Ben makes a point in the comments to the last post, that's definitely worth looking into a bit more. "The only thing I worry about in this deal is our ability to keep Davis longer then this coming season. The planned inability, perhaps, the entire reason that Eveland was included in the deal? Anyone have a guess as to what kind of contract Davis would be looking for right now? My personal guess is 6 mil for 3 or 4 years." It is, certainly, significant that we gave up three players over whom the Brewers will have control for a long time, and received a prospect who is out of options (Kryspqzakj@^# - I won't learn how to spell his name if he's gonna be gone by Opening Day), a starter eligible for free-agency after this year (Davis) and Eveland. We traded control for quality, it seems to me.
The Republic reports that Davis is interested in staying, according to his agent. Josh Byrnes, on the other hand, is playing a little hard to get, coyly saying that he doesn't want to overpay: "We've been very careful with multiyear commitments. We value our flexibility." Caution is wise, since it's not only Davis that we need to deal with - Hernandez 2.0 is also going to be a free-agent after this year. Rumblings suggest Davis is probably more likely to be extended than Livan, I suspect not least because of the age difference. Though both are allegedly born in 1975, I'm doubtful about that for Hernandez, especially given the huge questionmark over the real age of his half-brother, Orlando. It wouldn't be a shock if he was nearer 35 than thirty.
The Rep also says of Davis, "He compares favorably to free-agent pitchers currently on the market who are seeking deals worth $8 million per season and upward." And, lo, according to Baseball Reference, the most similar pitcher to Davis is currently Odalis Perez, who was signed to a 3-year, $24m contract by the Dodgers in 2004. That would seem about the mark for Doug: two years of significant free-agent inflation on the Perez deal are countered by the fact he was coming off a 127 ERA+ season, not the 91 ERA+ season just experienced by Davis. There is no rush to sign Davis, and part of me wants to wait and make sure the sharp increase in his ERA last year was a genuine blip, as I hope. But, the danger of doing that would be, if he does return to form, the price of extending him would increase.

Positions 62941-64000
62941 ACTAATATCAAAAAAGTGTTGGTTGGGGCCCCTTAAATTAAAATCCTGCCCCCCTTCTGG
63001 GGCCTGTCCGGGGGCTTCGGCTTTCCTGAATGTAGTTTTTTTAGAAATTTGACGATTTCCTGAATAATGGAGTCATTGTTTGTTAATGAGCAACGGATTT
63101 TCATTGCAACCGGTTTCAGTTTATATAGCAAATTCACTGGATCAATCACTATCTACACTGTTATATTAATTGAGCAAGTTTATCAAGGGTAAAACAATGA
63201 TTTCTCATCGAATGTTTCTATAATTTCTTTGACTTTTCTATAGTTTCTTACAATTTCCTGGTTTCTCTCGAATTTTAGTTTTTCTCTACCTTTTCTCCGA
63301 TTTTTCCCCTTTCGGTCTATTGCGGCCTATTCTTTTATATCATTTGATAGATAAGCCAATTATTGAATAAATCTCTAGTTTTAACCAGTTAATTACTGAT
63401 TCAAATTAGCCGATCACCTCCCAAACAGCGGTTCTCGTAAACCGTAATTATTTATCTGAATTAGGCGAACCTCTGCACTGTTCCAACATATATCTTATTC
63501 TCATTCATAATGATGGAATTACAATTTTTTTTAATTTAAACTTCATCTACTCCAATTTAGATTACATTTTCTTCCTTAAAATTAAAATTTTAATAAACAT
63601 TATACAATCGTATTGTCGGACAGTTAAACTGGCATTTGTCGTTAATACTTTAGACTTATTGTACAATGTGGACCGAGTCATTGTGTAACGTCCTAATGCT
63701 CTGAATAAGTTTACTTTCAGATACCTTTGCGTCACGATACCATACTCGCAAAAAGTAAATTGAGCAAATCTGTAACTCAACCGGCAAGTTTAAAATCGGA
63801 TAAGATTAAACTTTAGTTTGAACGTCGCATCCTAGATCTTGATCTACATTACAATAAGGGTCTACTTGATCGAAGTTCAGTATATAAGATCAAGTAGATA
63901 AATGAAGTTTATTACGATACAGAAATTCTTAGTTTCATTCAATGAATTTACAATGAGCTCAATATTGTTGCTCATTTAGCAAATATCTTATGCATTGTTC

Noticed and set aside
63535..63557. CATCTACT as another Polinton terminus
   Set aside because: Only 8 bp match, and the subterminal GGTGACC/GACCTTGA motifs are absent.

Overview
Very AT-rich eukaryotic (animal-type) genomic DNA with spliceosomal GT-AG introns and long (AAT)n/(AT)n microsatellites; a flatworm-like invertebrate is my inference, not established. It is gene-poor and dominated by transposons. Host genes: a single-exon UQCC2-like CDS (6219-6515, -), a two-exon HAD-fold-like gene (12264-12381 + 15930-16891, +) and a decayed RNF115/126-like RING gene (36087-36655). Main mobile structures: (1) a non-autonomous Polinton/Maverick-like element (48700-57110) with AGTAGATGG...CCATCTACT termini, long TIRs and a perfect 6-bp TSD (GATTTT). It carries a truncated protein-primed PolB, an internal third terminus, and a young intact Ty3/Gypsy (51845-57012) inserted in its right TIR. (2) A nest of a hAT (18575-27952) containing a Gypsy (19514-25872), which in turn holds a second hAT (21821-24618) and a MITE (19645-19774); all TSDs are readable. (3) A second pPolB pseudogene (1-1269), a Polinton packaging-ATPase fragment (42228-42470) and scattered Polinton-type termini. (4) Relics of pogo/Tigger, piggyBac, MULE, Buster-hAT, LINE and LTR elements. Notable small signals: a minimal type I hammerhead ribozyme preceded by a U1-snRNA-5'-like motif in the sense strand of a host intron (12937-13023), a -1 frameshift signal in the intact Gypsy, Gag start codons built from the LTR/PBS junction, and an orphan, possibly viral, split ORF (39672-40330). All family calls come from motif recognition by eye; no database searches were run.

One thing to note about our new starter, though it's a minor point: he's not a great hitter. He went 3-for-65 last year, with one walk and 22 K's. That .046 average was actually a significant improvement over the 2004 figure where he was 1-for-64, with 43 K's. [Kip Wells of the Pirates actually walked Davis in a May 23 game, and is still undergoing therapy as a result. ;-)] But then, in 2005, he exploded - relatively - to hit .137. That's the only year in his career he's reached three figures, so I wouldn't expect too much from his plate appearances. Mind you, Claudio Vargas has a career .072 average, almost the same as Davis (.071), so the trade shouldn't exactly derail our offense.
It's interesting to parallel this with another swap carried out by Josh Byrnes last winter: Vazquez to the White Sox. There, we handed over one starting pitcher, but received another one who could help us now (Hernandez 1.0) plus a prospect for the future (Chris Young). That's basically what we've done in this trade too, in the shapes of Davis and Eveland, as a swap for Vargas, and so I'm wondering if this is going to be Byrnes' modus operandi. A quick scope of the trades Arizona has done since last November also shows that thirty percent involved four or more players, and half of them three or more. He seems to enjoy putting those "bundles" together, and so, if we make a splash, it could be a Sexson-like, many for one, trade. Let's just hope with a happier ending...
Is that it as far as deals go? Quite possibly, at least as far as the rotation goes. At the end of last season, JB said, "We probably don't need to add two (starters). But you never know." Going through what else he said in that piece, however, I would not be surprised to see us make another move for a hitter: while Eric Byrnes has been named as the left-fielder for 2007, he seems a prime candidate [along with Jorge Julio] to be moved. Sure, Scott Hairston might be shifted instead, but he would likely be able to provide almost equal offense in LF, at a fraction of the cost, and Eric Byrnes - as a 25/25 guy - would fetch a whole lot more in return on the open market than someone who, first turn around, wasn't exactly outstanding in the major-leagues. The biggest questionmark is Hairston's defense, which is widely regarded as wretched. Still, if he comes anywhere near his Tucson stats [.323 with 26 HR], we would be happy to overlook a large chunk of defensive indifference.